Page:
• “As the director of Chiwara Permaculture Research & Education, and founding advisor to the UM Permaculture Design Team, I have been the sponsor and lead facilitator for Permaculture research and education at UM. My vision for Permaculture at UM entails interdisciplinary research and education programming, with permaculture ultimately finding a “home” within a specific University department. In my experience, permaculture combines ecology, systems thinking, engineering, design and education to create a new pedagogy, based on bio mimicry. UM is in a position to not only offer permaculture courses, field research, and internships to students hungry for this new curriculum, but lead the world in permaculture based systems thinking and innovation.”

Nathan Ayers Chiwara Permaculture Research & Education L3C

  • “My name is Neha Shah.  I am an ecological and social justice advocate, urban gardener and fifth grade teacher at King Elementary School in the Ann Arbor Public School District. Last year, I spearheaded the King Learning Garden, which is a 5,000 square foot school garden on campus.  Over the years, I have developed many community partnerships, and one of those partnerships include the University of Michigan Permaculture Design Team.  Our partnership allows us to create permaculture awareness with students and families in elementary school culture.  Having an permaculture site in the garden shows students that living sustainably is achievable and exciting.  I believe in educating and empowering students with knowledge about the local and sustainable food systems, community interconnection and collaboration, place-based education and eco-activism.”

Neha Shah Fifth Grade Teacher at King School shahn@aaps.k12.mi.us

  • “I am a Professor in the Department of Afroamerican & African Studies and in the Residential College (RC), of which I currently serve as Director. I am also a historian who specializes in intellectual and political history, especially in the context of US social movements. In addition I am a member of the Social Theory & Practice program at the RC. It’s in the latter capacity that I first met Madeline, who is a STP major. I don’t actually know a whole lot about permaculture, but have been very happy to be schooled in the trade and philosophy by Madeline. I’ve come to understand that permaculture is a fascinating social and political movement in its own right with dimensions at once international, national, and local. When she first came to me with the idea of creating a garden at the East Quad, which was then still undergoing renovation, I was intrigued mostly on the local level. In the period from our first conversation to the various stages of planning and — soon, we hope — implementation I have benefitted from Madeline’s insights, passion, and dedication to creating campus gardens that reflect the spaces that surround them. Devising a garden quirky, dynamic, artistic and creative enough to fully reflect and amplify the educational mission of the RC has been a deeply fulling experience. We hope to break ground on the project this Spring and to have the garden in full swing by Fall 2014!”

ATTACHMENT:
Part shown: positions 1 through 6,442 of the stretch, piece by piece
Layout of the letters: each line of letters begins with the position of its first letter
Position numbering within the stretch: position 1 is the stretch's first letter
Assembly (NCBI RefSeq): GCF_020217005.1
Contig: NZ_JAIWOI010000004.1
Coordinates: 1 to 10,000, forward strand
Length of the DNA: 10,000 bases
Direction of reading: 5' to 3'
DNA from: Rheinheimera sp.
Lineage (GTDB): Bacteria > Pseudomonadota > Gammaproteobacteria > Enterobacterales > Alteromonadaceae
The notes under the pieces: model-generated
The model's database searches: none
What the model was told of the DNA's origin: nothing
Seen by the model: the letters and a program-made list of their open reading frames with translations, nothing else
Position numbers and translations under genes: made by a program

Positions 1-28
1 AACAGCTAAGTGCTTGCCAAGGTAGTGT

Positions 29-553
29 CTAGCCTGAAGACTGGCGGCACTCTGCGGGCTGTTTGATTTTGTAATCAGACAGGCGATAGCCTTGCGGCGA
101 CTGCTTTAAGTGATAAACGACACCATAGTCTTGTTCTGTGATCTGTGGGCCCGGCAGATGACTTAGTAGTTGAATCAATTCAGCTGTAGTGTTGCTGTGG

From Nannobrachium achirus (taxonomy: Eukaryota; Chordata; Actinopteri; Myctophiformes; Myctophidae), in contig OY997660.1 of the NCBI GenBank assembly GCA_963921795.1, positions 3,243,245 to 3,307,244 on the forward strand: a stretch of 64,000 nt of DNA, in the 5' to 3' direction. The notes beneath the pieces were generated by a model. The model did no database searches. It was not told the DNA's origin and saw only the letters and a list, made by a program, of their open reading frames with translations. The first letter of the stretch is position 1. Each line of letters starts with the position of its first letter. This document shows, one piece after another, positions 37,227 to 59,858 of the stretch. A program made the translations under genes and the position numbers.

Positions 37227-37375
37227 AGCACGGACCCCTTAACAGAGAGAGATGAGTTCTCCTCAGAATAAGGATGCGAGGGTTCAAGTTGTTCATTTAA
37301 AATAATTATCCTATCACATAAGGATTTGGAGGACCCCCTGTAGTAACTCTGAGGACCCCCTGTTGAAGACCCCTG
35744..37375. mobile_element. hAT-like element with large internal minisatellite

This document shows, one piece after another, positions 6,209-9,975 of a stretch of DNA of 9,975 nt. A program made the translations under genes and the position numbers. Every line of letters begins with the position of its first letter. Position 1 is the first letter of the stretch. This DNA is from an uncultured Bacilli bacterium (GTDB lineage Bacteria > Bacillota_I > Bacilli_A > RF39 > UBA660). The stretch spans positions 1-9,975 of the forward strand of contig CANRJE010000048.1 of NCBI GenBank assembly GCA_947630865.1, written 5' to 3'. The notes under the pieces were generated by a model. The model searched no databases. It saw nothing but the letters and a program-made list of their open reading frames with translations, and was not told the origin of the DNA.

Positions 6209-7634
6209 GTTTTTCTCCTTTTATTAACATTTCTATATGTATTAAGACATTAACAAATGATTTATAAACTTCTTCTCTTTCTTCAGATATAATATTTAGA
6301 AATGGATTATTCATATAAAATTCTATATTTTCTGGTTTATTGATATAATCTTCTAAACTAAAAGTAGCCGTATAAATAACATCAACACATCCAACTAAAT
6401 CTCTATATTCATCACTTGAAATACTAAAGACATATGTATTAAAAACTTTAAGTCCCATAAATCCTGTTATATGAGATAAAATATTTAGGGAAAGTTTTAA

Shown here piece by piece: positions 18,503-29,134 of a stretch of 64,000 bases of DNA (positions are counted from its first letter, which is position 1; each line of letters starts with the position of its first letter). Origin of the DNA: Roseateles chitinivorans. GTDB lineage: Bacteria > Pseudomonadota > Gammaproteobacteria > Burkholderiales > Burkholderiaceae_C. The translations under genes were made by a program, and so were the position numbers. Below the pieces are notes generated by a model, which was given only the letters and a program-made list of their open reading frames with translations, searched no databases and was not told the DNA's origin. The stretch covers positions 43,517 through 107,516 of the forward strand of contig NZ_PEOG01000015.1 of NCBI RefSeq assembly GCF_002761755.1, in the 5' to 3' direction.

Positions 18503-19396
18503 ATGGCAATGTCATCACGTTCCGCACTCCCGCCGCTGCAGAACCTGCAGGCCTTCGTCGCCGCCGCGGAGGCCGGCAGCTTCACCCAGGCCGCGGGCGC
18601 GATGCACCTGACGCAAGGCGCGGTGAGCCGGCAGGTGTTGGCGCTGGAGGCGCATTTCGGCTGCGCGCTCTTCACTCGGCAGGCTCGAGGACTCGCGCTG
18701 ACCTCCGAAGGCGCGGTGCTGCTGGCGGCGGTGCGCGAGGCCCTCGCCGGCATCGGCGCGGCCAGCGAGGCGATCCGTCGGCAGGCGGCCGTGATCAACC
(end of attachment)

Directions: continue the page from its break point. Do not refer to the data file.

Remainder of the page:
Angela D. Dillard Director & Professor  in The Residential College at the University of Michigan

  • “As a member of the Housing Senior Leadership Team, working with Madeline helped to confirm 2 important things for me and my role with her thesis. 1) Our mutual belief that we must do a better job as an institution in finding ways to have the university be a learning laboratory for students and find ways to make the classroom experience come alive by using the campus environment to reinforce classroom learning and finding ways to take what are co-curricular passions and find ways to take courses that are mutually reinforcing… and 2) With her teaching me about permaculture allowed me to see ways where Housing could leverage an existing project in the newly renovated East quad to develop a garden with these principles being implemented as we design and develop something in this courtyard where we could begin to educate every resident who visits East Quad as new student orientation happens every summer there. I wish her the best for the future and thank her for her wonderful efforts in moving a campus culture!”

“The secret to high performance and satisfaction—at work, at school, and at home—is the deeply human need to direct our own lives (autonomy), to learn and create new things (mastery), and to do better by ourselves and our world (purpose).”;”Control leads to compliance; autonomy leads to engagement”  Daniel Pink www.danpink.com

“Many of the familiar principles of Quality Management amount to an elaboration of this simple truth: an innovative, healthy organization requires that we work WITH people rather than do things TO them.” Alfie Kohn www.alfiekohn.org